Next Tuesday, the Deschutes National Forest will apply herbicides to invasive plants in an area adjacent to the Deschutes River Trail southwest of Bend.
From 5 a.m. to noon on July 16, the Bend-Ft. Rock Ranger District will use two herbicides (Rodeo® and Poast®) to treat invasive reed canary grass within a nine-acre area of Ryan Ranch, located just south of Dillon Falls on the Deschutes River.
Two methods of treatment will be used, officials said. Areas with concentrated populations of reed canary grass will be broadcast sprayed from an all-terrain vehicle with attached boom sprayers. Smaller, less-concentrated areas of reed canary grass will be spot sprayed from backpacks.
The applied herbicides will dry within an hour of being sprayed and do not pose a risk to human or animal health under the concentrations being applied, the agency said.
The Deschutes River Trail will remain open during treatment, but the public should remain on the trail during treatment operations. Dogs, as per current seasonal requirements, must be leashed while walking on the trail.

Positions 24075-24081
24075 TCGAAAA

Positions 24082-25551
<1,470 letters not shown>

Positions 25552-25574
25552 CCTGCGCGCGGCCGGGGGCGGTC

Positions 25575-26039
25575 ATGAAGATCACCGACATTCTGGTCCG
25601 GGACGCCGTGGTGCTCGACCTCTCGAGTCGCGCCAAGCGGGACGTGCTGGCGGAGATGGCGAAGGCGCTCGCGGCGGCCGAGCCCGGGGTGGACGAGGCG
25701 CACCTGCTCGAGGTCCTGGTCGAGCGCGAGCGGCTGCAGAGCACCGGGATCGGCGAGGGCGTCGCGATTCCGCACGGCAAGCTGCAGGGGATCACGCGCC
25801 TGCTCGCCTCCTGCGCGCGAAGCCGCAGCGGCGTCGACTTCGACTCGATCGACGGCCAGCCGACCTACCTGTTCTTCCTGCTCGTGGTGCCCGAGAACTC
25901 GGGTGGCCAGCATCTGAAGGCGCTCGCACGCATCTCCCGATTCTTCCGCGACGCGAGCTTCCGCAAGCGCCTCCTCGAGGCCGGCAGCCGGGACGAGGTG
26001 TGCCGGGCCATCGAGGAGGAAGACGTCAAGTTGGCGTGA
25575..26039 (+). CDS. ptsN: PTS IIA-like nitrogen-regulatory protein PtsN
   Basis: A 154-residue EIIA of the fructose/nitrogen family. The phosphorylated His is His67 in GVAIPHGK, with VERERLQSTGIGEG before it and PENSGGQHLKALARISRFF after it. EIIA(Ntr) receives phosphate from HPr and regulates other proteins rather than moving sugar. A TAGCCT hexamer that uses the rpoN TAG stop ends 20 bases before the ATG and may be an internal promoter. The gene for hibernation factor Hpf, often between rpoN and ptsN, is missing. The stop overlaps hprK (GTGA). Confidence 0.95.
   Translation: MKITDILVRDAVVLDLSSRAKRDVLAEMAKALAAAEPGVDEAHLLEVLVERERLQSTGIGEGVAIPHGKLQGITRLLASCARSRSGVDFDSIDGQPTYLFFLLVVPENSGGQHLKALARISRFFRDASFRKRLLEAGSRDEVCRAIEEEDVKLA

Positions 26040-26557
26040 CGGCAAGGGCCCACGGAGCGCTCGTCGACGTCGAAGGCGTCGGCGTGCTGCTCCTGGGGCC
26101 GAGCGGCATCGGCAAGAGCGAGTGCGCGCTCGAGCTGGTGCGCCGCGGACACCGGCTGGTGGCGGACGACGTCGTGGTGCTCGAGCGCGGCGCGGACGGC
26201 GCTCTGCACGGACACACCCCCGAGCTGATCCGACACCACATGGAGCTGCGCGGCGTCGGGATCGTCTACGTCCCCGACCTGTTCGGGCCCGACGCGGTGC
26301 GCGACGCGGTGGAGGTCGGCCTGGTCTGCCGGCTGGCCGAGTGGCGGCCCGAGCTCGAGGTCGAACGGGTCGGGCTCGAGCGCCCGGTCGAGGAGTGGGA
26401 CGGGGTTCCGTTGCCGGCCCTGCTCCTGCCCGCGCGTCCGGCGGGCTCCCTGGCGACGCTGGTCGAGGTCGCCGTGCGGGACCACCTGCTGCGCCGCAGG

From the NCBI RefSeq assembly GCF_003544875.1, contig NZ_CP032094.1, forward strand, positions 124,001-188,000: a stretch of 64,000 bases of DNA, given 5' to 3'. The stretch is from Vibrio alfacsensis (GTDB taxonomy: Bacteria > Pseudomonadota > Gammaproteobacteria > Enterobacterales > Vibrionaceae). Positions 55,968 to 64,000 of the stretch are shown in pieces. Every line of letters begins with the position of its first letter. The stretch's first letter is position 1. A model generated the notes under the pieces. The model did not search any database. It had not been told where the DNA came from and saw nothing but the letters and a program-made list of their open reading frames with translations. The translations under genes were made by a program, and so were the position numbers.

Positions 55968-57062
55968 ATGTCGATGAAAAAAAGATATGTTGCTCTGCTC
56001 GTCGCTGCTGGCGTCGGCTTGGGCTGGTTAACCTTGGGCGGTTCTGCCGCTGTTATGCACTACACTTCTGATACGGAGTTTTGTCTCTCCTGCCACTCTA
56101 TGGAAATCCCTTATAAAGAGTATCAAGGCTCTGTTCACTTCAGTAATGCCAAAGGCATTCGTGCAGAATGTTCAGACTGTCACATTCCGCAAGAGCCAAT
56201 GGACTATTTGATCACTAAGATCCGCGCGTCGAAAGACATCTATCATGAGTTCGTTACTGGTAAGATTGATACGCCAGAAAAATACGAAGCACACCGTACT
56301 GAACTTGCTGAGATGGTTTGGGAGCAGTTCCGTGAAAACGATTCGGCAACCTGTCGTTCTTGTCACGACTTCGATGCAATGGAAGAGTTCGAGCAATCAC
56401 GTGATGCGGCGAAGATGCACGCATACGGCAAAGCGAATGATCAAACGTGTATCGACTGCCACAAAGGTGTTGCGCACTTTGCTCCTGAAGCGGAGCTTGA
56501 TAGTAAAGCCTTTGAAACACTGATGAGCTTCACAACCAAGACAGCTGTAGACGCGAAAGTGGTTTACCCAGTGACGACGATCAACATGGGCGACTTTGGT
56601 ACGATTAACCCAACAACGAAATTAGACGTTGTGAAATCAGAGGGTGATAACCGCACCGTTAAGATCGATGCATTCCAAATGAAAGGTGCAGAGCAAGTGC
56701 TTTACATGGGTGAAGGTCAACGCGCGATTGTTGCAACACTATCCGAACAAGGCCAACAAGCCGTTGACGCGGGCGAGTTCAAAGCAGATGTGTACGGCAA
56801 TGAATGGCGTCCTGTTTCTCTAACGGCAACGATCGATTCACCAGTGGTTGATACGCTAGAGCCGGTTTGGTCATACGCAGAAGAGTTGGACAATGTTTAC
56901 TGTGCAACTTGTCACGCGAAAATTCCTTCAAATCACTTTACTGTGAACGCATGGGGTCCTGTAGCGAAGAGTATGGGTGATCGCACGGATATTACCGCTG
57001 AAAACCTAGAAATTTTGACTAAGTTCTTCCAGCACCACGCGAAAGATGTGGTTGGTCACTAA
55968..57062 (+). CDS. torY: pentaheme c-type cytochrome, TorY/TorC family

Reed canary grass is an aggressive invasive plant that is overtaking native sedges within the area's wetland habitat.
Reed canary grass out-competes most native species and presents a major challenge in wetland mitigation efforts.
Restoring the wetland habitat of Ryan Ranch is a priority of the Deschutes National Forest and this action, in addition to others, will move that restoration effort forward.
The two herbicides being used were approved through an environmental analysis in 2005 and a supplemental environmental analysis in 2012. Prior to the approval of herbicide use, reed canary grass was treated by pulling; however, pulling isn't highly effective because any root not completely removed continues to reproduce.
For more information, please contact Peter Sussmann at 541-383-5594.